In 2018, Sampleo supported the Andros brand in promoting its new dessert Andros Gourmand et Végétal through the voices of 2,400 ambassadors. The results of the campaign effectively met the brand awareness and product recommendation objectives as 1.4 million people were reach online and offline, 13,500 UGCs were published on social media and on the Sampleo website and 93% of the ambassadors recommend this product. Andros Gourmand et Végétal has even become the product with the most positive image in the world of ultra-fresh plants.
How did this nano-influence campaign enable the brand to develop its notoriety while remaining authentic?
Allow consumers full freedom of expression for maximum authenticity
During a nano-influence campaign, the brand gives consumers relatively few guidelines, their only obligation being to communicate. Indeed, the quality and credibility of the content shared by ambassadors depends on the freedom left to their creativity by the brand. As Arnaud Rapp, General Manager at Andros Gourmand et Végétal explains: “What interests us is not necessarily having the maximum reach. We want the maximum quality of contacts and this can only exist if the law is respected, namely free will as to the message”.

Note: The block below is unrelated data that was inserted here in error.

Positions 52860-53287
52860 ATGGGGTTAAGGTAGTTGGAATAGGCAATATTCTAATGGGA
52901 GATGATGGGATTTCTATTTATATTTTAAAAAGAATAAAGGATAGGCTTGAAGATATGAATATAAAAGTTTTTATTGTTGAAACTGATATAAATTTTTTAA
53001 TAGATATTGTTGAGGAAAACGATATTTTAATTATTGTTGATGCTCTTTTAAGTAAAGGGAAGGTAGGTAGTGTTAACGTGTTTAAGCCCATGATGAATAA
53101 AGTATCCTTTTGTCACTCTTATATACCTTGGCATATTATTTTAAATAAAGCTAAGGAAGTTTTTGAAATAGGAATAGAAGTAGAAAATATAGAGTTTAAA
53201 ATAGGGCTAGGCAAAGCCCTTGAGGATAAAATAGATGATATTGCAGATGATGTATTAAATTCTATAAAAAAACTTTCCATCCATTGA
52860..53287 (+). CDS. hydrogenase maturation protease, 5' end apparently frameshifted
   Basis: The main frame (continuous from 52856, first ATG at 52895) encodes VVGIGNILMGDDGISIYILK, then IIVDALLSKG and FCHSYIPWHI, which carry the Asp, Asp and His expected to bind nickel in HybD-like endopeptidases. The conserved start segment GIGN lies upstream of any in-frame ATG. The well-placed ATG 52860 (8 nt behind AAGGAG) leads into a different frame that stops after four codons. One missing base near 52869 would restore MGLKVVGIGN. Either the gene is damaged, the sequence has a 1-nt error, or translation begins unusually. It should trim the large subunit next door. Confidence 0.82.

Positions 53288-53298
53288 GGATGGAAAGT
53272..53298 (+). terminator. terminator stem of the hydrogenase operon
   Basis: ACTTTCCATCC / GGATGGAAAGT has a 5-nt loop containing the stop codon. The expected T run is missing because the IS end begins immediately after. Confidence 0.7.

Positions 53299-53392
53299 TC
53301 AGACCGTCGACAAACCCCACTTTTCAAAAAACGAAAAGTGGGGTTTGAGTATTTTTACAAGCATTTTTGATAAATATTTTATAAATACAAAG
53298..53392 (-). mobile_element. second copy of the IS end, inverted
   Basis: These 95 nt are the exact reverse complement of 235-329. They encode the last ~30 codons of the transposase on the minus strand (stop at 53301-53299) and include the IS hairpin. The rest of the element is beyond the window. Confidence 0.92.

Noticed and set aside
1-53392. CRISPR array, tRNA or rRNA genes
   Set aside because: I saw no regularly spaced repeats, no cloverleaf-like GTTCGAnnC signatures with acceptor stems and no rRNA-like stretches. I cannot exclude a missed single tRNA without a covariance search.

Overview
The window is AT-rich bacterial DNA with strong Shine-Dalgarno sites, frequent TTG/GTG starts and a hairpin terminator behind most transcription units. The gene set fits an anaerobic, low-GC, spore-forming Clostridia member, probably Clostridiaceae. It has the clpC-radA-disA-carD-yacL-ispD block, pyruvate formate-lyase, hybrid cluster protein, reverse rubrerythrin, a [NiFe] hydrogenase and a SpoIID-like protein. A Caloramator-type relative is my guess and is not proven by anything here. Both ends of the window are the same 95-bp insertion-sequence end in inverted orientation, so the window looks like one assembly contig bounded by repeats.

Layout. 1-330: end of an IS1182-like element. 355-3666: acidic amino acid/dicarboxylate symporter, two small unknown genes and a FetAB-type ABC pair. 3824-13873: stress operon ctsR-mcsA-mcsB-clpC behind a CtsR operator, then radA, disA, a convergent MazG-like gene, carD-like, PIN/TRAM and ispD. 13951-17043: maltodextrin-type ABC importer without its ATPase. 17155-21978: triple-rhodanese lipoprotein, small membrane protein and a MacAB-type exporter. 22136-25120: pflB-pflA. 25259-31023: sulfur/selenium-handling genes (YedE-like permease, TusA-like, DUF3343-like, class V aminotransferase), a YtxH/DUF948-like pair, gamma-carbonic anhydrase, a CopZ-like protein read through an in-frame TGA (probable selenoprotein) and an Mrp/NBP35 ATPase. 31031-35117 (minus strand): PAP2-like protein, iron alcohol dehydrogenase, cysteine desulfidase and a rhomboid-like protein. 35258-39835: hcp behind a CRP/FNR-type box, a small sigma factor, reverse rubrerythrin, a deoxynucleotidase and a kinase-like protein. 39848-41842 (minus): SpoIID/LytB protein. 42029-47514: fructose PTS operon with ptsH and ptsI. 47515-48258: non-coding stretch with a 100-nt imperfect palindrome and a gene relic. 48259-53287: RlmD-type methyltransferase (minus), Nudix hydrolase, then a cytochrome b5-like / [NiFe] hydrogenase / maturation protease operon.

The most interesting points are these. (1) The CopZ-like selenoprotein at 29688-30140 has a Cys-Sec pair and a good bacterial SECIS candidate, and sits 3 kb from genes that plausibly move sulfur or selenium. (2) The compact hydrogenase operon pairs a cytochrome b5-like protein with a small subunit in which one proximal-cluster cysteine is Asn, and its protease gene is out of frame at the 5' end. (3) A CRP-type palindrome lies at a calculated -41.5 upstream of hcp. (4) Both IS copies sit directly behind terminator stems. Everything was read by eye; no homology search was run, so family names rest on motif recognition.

A brand chooses to conduct a nano-influence campaign if it is convinced that its product meets a real need. Andros is accessible quality for a wide audience, so nano-influence is an effective lever to reach the general public.
In addition, a score of 5/5 is not considered credible by consumers. Indeed, according to a PowerReviews study, a consumer is more likely to buy a product with an average score between 4.2 and 4.5 than a product rated 5/5.
What will affect the credibility of the brand’s message is the number of reviews submitted and the fact that they come directly from consumers’ mouths. As Raphaël Demnard, co-founder of Sampleo, explains: “Transparency, honesty and reviews that are not necessarily guided, framed towards positive review but the testimony of his experience in a natural way brings credibility to the whole”.
The collection of insights
A nano-influence campaign also makes it possible to collect insights on consumers’ perception of the product: less positive comments than others are instructive for the brand because they are constructive and benevolent. The latter can then forward them to all its departments in order to improve certain aspects of its product.
These insights can also give surprising results for the brand. For example, during its influence campaign, Andros initially targeted a female audience between 25 and 45 years old. What the brand had no idea was that the dessert was very popular with children.
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